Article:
Scientists used advanced technology to unravel a decades-old mystery, managing to unlock an amazing archaeological treasure discovered in the ancient synagogue of Ein Gedi.

For decades, parts of a scroll that was completely burnt some 1,500 years ago, found inside the Holy Ark of the ancient synagogue at Ein Gedi, near the Dead Sea, were illegible, leaving the contents of the remnant shrouded in mystery.

Thanks to modern technology, researchers were now able to decipher the scroll’s contents, revealing it to be one of the most ancient Torah scrolls known to mankind.

At the end of extremely challenging efforts, which lasted over a year, the scientists and researchers were amazed to decipher verses from the beginning of the Book of Leviticus, written in Hebrew.

The rare find was presented on Monday at a press conference in Jerusalem, attended by Minister of Culture and Sports Miri Regev and Israel Antiquities Authority (IAA) Director Israel Hasson.

The parchment scroll was unearthed in 1970 in archaeological excavations in the synagogue at Ein Gedi in southern Israel, headed by the late Dr. Dan Barag and Dr. Sefi Porath. However, due to its charred condition, it was not possible to preserve or decipher it.

Ein Gedi scroll

Scroll fragment as imaged in The Lunder Family Dead Sea Scrolls Conservation Center. (IAA/Shai Halevi )

The Lunder Family Dead Sea Scrolls Conservation Center of the Israel Antiquities Authority, which uses state of the art, advanced technologies to preserve and document the Dead Sea Scrolls, enabled the decoding of this important find. Carbon dating analysis puts it in the late sixth century.

To date, this is the most ancient scroll from the five books of the Hebrew Bible to be found since the Dead Sea Scrolls.

The IAA has been cooperating with scientists from Israel and abroad to preserve and digitize the Dead Sea Scrolls.

About a year ago Merkel Technologies Company in Israel offered professional assistance in performing high-resolution 3D scanning of some Dead Sea Scrolls fragments and tefillin (phylacteries) cases by means of a Micro-CT scanner.

The IAA sent the scan results to Professor Brent Seales of the University of Kentucky, who developed a digital imaging program that allows the text to be virtually unrolled and visualized.

The researchers experienced great surprise and excitement when the first eight verses of the Book of Leviticus suddenly became legible.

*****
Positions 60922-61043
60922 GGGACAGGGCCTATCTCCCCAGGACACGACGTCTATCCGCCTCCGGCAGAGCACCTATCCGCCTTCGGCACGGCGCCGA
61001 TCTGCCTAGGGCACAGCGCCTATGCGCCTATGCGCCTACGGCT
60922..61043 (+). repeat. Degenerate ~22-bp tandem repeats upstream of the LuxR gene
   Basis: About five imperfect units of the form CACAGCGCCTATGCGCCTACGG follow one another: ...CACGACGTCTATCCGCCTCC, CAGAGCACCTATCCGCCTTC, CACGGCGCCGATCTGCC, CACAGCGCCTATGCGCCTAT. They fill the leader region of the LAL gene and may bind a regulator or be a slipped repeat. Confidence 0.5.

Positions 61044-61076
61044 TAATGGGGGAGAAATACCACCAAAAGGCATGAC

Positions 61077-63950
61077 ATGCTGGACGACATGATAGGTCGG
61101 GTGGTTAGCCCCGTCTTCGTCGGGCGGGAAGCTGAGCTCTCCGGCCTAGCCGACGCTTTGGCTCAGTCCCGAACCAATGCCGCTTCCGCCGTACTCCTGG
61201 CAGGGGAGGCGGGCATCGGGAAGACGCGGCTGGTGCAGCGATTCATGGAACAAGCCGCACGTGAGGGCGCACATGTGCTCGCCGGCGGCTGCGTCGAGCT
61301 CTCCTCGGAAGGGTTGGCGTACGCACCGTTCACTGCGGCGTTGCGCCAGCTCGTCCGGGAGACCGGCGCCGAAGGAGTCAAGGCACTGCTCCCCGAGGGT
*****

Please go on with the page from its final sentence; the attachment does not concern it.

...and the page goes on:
This is the first time in any archaeological excavation that a Torah scroll was found in a synagogue, particularly inside a Holy Ark.

An Exciting and Meaningful Discovery

Decades after finding the scrolls, Dr. Sefi Porath said that “the deciphering of the scroll, which was a puzzle for us for 45 years, is very exciting.”

Ein Gedi was a Jewish village in the Byzantine period (4th-7th century CE) that had a synagogue with an exquisite mosaic floor and a Holy Ark. The settlement was completely burned to the ground, and none of its inhabitants ever returned to reside there or to pick through the ruins to salvage valuable property.

Ein Gedi scrolls

IAA representatives show charred remains of a 1,500-year-old scroll. (Flash90)

In the archaeological excavations of the burnt synagogue, Porath found, in addition to the charred scroll fragments, a bronze, seven-branched candelabrum (menorah), the community’s money box containing some 3,500 coins, glass and ceramic oil lamps and vessels that held perfume.

“We have no information regarding the cause of the fire, but speculation about the destruction ranges from Bedouin raiders from the region east of the Dead Sea to conflicts with the Byzantine government,” Porath explained.

Pnina Shor, curator and director of IAA’s Dead Sea Scrolls Projects, viewed dealing with the Dead Sea Scrolls on a daily basis as a “real privilege.”

“The knowledge that we are preserving the most important find of the 20th century and one of the Western world’s most important cultural treasures causes us to proceed with the utmost care and caution and use the most advanced technologies available today,” she stated.

“This discovery absolutely astonished us: we were certain it was just a shot in the dark but decided to try and scan the burnt scroll anyway. Now, not only can we bequeath the Dead Sea Scrolls to future generations, but also a part of the Bible from a Holy Ark of a 1,500-year old synagogue!”

By: United with Israel Staff

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